NRS PackRaft


NRS PackRaft

L: 6.8 ft, W: 3 ft; 7.4 lbs

At a fraction of the price of the Alpacka or Feathercraft, we were impressed with how this simple-named craft stood up to abuse. First, on a overnight trip down a shallow creek it took several hard hits to the inflatable floor and 11-inch tubes without sustaining a scratch. Then in big water it crashed through holes and rode over five-foot standing waves like a ducky. The inflatable floor helped stiffen it laterally, creating a platform that surfed a big wave forward and sideways without problem. The airy sitting pad helped lift us off the floor – our keister appreciated it on the shallow creek – out of the puddle and into a more powerful paddling position. But because the seat is fixed at the stern of this lengthy raft (the inside stretches 4’1″), sitting on the seat without a large pack to balance the load and brace our feet against left the boat dangerously stern heavy and us swimming, figuratively and literally. With just a day-pack in the bow, a steep wave flipped us over backwards. A large pack balanced the boat and helped lock us in. Set up like this it felt stable and quick, large bow and stern kicks helping it spin on a dime. It’s not the best choice for flatwater where it felt sluggish, but with two guys and day-packs aboard, it remained stable and highly paddle-able. Overall, not the best at anything, but worthy of everything, including a decent weight for schlepping long distances. And, most importantly, the best deal in the test.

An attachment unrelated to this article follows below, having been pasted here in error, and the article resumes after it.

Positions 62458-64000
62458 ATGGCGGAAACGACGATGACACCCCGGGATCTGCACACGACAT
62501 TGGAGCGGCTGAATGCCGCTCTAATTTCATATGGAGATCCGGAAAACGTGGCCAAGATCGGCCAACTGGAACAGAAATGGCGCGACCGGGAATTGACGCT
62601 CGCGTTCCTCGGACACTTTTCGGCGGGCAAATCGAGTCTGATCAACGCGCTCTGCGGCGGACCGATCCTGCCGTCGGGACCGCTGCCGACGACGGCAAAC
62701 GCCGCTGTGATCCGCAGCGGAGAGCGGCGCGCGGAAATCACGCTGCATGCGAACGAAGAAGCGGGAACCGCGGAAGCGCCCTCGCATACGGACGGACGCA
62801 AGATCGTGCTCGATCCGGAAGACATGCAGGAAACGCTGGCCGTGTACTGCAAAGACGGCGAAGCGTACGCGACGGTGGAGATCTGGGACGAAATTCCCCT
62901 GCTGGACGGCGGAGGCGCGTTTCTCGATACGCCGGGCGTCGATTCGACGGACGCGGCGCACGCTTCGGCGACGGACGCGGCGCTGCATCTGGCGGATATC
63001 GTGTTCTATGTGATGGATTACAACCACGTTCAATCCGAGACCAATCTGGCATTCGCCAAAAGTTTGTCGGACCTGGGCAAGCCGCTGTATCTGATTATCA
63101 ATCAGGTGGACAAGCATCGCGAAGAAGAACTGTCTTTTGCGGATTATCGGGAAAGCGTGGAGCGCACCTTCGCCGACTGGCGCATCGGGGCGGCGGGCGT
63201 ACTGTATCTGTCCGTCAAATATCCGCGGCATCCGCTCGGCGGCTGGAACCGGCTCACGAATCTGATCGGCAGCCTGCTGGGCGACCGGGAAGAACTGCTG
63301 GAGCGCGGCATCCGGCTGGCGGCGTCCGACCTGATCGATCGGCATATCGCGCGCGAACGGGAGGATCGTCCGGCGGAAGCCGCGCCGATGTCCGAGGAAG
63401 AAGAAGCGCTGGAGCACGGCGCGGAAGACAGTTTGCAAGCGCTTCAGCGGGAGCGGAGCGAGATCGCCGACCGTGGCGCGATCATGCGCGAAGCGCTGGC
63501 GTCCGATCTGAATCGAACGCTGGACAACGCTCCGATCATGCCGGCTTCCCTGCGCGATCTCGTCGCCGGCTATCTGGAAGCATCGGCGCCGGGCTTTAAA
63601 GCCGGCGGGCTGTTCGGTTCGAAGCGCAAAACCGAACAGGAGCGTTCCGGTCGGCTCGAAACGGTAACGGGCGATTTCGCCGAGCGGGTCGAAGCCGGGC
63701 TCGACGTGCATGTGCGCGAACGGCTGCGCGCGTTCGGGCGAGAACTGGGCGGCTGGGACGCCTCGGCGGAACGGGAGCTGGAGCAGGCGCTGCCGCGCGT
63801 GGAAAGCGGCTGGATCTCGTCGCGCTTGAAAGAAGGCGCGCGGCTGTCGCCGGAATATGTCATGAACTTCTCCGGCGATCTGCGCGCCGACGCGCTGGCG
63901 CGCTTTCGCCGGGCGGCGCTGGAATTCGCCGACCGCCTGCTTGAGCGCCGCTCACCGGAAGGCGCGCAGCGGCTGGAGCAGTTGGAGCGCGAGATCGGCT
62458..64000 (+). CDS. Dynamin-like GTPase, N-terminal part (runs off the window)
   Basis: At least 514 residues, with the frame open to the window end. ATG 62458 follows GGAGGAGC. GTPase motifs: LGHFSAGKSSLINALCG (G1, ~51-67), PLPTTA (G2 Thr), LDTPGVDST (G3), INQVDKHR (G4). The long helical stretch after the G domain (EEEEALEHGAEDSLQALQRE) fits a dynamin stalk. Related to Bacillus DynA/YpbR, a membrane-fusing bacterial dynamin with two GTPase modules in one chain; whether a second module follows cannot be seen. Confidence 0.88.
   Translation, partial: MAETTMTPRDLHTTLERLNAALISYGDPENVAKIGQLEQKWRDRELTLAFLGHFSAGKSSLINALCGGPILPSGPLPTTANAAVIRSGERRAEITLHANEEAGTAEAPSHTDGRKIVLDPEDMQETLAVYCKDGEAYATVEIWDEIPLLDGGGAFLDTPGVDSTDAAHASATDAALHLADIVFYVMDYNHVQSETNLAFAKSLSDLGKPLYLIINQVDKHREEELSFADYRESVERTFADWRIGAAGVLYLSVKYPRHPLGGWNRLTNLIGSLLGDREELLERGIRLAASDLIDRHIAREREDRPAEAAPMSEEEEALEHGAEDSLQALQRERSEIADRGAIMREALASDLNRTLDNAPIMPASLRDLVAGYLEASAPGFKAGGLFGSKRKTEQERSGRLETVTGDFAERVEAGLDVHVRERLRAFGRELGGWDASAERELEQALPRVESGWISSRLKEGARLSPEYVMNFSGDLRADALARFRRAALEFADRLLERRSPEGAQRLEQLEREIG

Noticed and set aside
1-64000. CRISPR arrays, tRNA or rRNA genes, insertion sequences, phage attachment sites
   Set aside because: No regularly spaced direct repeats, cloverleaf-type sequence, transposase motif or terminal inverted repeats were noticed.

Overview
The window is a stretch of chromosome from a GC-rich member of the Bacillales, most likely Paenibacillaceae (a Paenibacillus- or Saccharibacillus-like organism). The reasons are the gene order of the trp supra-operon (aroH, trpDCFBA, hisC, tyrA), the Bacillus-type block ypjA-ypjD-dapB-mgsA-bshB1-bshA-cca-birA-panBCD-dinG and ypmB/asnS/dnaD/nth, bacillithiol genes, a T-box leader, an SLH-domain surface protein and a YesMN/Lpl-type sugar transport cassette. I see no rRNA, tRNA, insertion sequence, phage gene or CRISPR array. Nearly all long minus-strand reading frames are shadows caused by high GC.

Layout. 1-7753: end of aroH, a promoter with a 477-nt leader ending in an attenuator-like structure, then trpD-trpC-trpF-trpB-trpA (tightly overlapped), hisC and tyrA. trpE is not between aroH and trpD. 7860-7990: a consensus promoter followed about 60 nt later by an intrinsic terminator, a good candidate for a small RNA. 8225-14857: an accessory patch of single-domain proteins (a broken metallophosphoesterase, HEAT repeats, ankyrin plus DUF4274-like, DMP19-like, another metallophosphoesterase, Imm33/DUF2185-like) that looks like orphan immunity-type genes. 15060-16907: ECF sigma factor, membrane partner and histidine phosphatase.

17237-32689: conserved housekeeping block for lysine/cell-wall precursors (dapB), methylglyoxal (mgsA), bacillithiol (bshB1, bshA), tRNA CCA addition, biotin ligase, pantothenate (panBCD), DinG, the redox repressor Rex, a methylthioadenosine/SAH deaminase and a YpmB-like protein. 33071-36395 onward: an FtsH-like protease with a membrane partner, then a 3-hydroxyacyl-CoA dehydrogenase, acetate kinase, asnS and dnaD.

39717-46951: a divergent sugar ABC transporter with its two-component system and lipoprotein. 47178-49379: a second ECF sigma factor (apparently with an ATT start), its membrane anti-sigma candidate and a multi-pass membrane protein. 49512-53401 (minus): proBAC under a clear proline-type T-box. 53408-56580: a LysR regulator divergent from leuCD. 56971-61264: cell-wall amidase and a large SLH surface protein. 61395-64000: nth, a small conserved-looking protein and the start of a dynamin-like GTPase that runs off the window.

Advanced Elements Packlite Feathercraft Bolder


NRS PackRaft -  Photo by Ryan Stuart
NRS PackRaft – Photo by Ryan Stuart

The article was originally published on Canoe & Kayak

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